National Day of Mourning was held next to Plymouth Rock on Thanksgiving Day

For more than 50 years, indigenous peoples have used Thanksgiving Day to make their suffering known throughout history. Days after Plymouth celebrated the 400th anniversary of Thanksgiving between pilgrims and Native Americans, a large group of protesters showed up at Plymouth Rock to get their message out. There were drums and dancing on the hill overlooking the Plymouth Rock monument as hundreds of people gathered for what they call a National Day of Mourning. Thursday’s audience was one of the biggest attendees for the event at Plymouth Rock. After speeches and prayers, the group marched through the streets led by the grandson of the man who founded the event in 1970. Kisha James says she does not mind people gathering, eating turkey and thanking, but she does not want them to celebrate what she calls the Thanksgiving myth that the pilgrims and Wampanoag came together. “We know it’s simply not true that the pilgrims came and immediately started killing Wamponoag,” James said. Marchere also called for more emphasis to be placed on the cases of missing native women and the return of all land colonized in America. “We are not saying give it back and get off,” said Rebecca Lodgepole, one of the marchers. “We say, give it back so we can heal it so we can all come to some form of reconciliation.” The organizers said they are encouraged to see people from many different backgrounds participate this year, and said the day of mourning is also a day to be proud that after 400 years they and their culture still exist.

For more than 50 years, indigenous peoples have used Thanksgiving Day to make their suffering known throughout history.

Days after Plymouth celebrated the 400th anniversary of Thanksgiving between pilgrims and Native Americans, a large group of protesters showed up at Plymouth Rock to get their message out.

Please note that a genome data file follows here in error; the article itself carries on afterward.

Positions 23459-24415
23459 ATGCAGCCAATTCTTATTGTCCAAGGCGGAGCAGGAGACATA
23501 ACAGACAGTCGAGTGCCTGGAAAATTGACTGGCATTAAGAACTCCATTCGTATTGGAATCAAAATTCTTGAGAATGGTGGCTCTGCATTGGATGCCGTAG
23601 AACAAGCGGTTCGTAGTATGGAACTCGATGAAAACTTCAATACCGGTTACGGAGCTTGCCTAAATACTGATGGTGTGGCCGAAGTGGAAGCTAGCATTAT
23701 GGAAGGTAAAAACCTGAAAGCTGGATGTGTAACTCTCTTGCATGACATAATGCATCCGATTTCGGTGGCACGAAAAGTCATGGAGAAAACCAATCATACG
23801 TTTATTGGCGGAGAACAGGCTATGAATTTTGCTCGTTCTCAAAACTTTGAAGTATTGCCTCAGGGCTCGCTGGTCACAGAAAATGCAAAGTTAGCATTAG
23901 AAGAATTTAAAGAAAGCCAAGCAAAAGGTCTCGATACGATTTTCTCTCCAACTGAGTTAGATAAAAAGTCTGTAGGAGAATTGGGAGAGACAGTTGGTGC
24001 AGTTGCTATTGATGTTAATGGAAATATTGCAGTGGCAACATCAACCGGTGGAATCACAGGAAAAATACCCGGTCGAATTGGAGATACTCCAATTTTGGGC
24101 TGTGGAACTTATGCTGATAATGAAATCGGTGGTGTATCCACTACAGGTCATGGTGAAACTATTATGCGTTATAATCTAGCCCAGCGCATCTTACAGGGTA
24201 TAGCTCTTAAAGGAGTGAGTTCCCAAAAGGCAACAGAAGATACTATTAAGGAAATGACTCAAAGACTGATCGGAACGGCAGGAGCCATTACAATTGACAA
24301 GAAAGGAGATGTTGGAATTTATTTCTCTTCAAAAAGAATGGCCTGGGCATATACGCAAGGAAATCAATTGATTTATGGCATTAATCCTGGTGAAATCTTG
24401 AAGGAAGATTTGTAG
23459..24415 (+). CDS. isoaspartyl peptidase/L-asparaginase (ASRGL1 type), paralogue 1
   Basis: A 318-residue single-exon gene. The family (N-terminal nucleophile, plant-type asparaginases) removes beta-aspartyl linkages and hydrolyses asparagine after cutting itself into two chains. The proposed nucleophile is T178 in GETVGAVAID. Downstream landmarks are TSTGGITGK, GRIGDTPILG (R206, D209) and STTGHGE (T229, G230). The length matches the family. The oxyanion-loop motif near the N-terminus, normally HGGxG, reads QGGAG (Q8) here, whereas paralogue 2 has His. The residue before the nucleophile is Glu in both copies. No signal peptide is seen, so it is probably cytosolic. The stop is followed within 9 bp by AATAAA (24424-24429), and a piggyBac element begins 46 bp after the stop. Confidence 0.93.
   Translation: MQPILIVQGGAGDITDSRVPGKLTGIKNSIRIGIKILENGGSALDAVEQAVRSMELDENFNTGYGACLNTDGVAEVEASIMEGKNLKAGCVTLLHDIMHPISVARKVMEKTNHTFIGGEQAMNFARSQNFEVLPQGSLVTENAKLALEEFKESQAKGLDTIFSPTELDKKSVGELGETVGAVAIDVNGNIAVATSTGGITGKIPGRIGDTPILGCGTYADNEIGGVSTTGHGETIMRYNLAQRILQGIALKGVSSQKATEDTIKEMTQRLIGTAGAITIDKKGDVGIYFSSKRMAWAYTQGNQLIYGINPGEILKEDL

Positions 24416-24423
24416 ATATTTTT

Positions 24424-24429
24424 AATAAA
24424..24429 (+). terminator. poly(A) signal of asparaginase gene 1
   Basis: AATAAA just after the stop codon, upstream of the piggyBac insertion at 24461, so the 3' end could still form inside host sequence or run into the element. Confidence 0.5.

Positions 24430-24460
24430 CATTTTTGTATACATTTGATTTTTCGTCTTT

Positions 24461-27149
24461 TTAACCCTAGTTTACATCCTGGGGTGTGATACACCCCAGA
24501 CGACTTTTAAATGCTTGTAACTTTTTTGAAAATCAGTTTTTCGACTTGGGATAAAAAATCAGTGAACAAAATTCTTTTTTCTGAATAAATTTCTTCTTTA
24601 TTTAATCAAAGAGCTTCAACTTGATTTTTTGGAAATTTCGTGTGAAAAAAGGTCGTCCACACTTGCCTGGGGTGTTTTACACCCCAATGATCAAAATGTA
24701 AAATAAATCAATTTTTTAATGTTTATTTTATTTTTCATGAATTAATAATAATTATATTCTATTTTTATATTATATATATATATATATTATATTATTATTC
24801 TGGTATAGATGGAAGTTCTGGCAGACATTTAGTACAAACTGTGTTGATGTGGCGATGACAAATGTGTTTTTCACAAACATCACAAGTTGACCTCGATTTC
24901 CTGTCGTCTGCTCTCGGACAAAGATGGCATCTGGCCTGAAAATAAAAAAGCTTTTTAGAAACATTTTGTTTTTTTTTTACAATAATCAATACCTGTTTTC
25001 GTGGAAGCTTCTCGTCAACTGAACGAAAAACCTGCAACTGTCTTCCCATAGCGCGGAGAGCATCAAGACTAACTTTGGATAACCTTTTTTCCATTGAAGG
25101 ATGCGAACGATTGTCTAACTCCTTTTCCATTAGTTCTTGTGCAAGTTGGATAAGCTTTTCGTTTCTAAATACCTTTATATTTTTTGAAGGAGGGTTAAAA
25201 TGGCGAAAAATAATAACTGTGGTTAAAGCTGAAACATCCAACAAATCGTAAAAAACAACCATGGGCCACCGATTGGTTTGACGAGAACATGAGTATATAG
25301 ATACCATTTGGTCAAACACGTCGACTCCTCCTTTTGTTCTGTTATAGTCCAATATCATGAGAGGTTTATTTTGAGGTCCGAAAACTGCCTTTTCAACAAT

There were drums and dancing on the hill overlooking the Plymouth Rock monument as hundreds of people gathered for what they call a national day of mourning.

Thursday’s audience was one of the biggest attendees for the event at Plymouth Rock.

national day mourning plymouth rock protest at Thanksgiving

After speeches and prayers, the group marched through the streets led by the grandson of the man who founded the event in 1970.

Kisha James says she does not mind people gathering, eating turkey and thanking, but she does not want them to celebrate what she calls the Thanksgiving myth that the pilgrims and Wampanoag came together.

“We know it’s simply not true that the pilgrims came and immediately started killing Wamponoag,” James said.

Marchere also called for more emphasis to be placed on the cases of missing native women and the return of all land colonized in America.

national day mourning plymouth rock protest at Thanksgiving

“We are not saying give it back and get off,” said Rebecca Lodgepole, one of the marchers. “We say, give it back so we can heal it so we can all come to some kind of reconciliation.”

The organizers said they are encouraged to see people from many different backgrounds participate this year, saying that mourning day is also a day where one can be proud that after 400 years they and their culture still exist.

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